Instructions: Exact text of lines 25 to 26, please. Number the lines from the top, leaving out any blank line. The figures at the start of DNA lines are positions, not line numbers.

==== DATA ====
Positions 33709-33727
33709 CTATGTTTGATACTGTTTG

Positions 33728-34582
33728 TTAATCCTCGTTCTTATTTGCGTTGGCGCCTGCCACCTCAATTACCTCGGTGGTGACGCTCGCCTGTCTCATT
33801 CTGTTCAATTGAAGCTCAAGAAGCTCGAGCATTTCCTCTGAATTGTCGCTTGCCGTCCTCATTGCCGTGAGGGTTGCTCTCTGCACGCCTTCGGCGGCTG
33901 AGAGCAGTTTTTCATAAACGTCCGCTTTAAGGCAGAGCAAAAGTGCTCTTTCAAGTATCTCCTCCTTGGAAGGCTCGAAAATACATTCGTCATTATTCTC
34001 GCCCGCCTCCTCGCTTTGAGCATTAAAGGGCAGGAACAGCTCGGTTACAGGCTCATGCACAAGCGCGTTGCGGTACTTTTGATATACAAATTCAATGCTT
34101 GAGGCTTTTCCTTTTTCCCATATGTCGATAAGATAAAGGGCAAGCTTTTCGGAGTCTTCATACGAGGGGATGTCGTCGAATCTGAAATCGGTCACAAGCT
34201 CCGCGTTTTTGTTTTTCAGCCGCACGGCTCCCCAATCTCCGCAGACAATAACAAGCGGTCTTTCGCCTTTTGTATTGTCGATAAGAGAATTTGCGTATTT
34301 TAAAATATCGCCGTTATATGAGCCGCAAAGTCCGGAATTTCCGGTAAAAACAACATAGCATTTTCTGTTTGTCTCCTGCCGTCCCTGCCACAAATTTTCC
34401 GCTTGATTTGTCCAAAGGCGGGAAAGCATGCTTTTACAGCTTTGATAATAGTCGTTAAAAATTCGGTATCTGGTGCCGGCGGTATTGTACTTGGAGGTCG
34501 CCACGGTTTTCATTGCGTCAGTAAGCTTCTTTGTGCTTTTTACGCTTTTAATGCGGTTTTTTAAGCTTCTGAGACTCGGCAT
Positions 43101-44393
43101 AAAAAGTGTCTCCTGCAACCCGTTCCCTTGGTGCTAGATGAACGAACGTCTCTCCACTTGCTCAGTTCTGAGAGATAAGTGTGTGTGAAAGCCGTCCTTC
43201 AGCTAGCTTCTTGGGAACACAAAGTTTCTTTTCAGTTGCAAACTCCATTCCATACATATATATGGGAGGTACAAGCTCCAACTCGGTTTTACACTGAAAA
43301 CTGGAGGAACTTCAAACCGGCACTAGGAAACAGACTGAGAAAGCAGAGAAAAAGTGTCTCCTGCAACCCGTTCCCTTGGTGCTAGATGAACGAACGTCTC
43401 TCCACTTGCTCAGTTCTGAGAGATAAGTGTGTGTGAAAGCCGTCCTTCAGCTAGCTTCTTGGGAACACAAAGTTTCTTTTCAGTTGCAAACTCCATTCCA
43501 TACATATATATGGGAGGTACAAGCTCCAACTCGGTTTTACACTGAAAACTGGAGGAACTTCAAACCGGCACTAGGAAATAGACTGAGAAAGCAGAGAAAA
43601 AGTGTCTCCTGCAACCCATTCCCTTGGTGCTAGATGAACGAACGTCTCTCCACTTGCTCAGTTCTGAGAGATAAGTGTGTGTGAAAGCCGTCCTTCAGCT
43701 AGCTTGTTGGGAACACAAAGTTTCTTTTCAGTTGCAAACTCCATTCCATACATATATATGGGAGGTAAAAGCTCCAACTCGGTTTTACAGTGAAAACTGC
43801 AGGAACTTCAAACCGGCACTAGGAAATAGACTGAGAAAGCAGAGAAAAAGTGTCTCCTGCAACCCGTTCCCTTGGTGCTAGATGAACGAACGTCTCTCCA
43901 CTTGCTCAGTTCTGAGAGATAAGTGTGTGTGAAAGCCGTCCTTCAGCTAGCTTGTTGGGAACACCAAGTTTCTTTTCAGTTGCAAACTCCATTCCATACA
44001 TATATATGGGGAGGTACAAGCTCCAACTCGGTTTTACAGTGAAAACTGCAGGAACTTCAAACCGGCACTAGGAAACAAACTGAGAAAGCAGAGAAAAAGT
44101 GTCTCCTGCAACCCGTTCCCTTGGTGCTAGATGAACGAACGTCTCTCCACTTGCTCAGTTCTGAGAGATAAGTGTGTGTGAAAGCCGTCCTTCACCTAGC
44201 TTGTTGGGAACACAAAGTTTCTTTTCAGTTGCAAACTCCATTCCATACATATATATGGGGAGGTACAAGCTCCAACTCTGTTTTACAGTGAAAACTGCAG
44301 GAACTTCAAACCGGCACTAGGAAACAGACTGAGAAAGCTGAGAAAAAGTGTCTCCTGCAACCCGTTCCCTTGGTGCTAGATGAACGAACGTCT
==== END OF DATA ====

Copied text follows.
44201 TTGTTGGGAACACAAAGTTTCTTTTCAGTTGCAAACTCCATTCCATACATATATATGGGGAGGTACAAGCTCCAACTCTGTTTTACAGTGAAAACTGCAG
44301 GAACTTCAAACCGGCACTAGGAAACAGACTGAGAAAGCTGAGAAAAAGTGTCTCCTGCAACCCGTTCCCTTGGTGCTAGATGAACGAACGTCT